But books also enter library collections through more honest means — refugees sometimes donate their personal libraries to universities. At the University of Toronto, we have a hand-written, water-coloured issue of a Ukrainian prisoner-of-war periodical entitled Liazaroni (Vagabond) (1920). It was produced in an internment camp near Cassino, Italy, where tens of thousands of Ukrainians were held captive after fighting in the Austro-Hungarian army.
Among the close to 1,000 books and pamphlets that were published by Ukrainian people displaced after the Second World War, is a children’s story I remember reading from my youth, housed at the University of Toronto. The book, Bim-bom, dzelenʹ-bom! (1949), tells the story of how a group of chickens and cats help put out a house fire. A passage from the book can be applied to Russia’s war against Ukraine:
“Roosters, chickens, and chicks, and cats and kittens know how to work together to save their home. So, you, little ones, learn how to live in the world, and how in every danger to defend your native home!”
Ukrainian print and digital knowledge at risk
Today, teams of archivists and librarians are heeding a similar call and are working to save Ukrainian library and museum collections. Their efforts echo the work of the Monuments Men who, during the Second World War, gave “first aid to art and books” and engaged in the recovery of cultural materials.
The General Staff of the Armed Forces of Ukraine says Russian military police are destroying Ukrainian literature and history textbooks — Russian forces have also bombed archives, libraries and museums.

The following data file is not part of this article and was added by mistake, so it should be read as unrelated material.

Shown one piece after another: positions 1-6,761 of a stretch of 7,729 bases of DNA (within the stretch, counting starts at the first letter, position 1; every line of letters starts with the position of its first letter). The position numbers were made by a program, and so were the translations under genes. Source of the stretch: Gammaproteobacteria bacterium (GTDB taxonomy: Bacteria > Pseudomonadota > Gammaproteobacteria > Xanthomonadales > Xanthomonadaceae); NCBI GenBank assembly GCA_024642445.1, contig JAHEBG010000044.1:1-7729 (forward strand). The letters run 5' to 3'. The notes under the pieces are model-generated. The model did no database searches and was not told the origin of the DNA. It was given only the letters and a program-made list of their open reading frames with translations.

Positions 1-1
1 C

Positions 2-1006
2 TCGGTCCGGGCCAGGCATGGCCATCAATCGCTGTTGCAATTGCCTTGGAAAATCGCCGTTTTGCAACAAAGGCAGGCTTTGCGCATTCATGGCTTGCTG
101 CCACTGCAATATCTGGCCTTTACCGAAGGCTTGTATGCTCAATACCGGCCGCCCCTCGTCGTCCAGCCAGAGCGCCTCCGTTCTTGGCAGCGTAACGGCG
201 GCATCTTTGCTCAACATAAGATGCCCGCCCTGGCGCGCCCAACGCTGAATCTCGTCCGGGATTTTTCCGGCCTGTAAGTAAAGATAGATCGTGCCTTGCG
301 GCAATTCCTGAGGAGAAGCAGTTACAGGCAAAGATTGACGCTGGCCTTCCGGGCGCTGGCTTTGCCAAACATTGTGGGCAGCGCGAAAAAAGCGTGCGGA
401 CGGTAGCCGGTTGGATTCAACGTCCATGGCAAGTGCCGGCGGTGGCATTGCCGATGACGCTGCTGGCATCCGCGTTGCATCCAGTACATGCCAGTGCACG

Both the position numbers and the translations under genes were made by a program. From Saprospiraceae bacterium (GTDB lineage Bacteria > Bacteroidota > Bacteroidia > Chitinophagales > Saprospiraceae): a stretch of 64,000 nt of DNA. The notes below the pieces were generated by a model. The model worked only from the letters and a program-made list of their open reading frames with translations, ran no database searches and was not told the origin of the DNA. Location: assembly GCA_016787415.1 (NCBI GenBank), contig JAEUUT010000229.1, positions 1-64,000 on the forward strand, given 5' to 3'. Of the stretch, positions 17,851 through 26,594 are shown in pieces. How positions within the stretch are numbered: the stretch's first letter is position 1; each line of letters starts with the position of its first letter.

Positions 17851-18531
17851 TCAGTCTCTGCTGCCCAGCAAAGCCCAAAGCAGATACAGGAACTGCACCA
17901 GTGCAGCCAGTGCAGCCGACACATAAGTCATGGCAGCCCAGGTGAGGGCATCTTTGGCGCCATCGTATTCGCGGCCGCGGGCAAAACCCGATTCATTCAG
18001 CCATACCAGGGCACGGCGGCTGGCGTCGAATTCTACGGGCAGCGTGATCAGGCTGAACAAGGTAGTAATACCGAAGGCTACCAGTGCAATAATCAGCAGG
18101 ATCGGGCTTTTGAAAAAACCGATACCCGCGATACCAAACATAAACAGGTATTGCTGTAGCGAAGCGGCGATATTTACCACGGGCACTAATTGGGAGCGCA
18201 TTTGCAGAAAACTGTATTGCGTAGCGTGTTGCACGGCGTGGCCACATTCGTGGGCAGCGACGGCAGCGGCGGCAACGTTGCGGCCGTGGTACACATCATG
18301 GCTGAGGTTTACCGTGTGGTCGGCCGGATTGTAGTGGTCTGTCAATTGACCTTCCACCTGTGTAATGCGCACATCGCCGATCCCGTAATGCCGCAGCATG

They have destroyed the archives of the Security Service in Chernihiv which documented Soviet repression of Ukrainians, they also damaged the Korolenko State Scientific Library in Kharkiv, Ukraine’s second largest library collection.
Archival staff in Ukraine work day and night to scan paper documents and move digitized content to servers abroad. Librarians and volunteers also pack and make plans to evacuate books.
— WithUkraine 24/7 (@With__Ukraine) March 13, 2022
Maintaining and preserving online archives or digital objects during wartime is difficult. They are as precarious as print material because they rely on infrastructure in the physical world. Computer equipment attached to cables and servers needs power to work. Power outages or downed servers can mean temporary or permanent loss of data.
Over 1,000 volunteers, in partnership with universities in Canada and the United States, are participating in the crowd-sourced project called Saving Ukrainian Cultural Heritage Online (SUCHO) to preserve and secure digitized manuscripts, music, photographs, 3D architectural models and other publications. So far, the team has captured 15,000 files, which are accessible via the Internet Archive.
Just as libraries have collected, preserved and shared knowledge held by their own institutions over the past century, they are now sharing this knowledge globally so that when the war is over, Ukraine can see its cultural treasures rescued and restored.
Author Bio: Ksenya Kiebuzinski is Slavic Resources Coordinator, and Head, Petro Jacyk Resource Centre, University of Toronto Libraries at the University of Toronto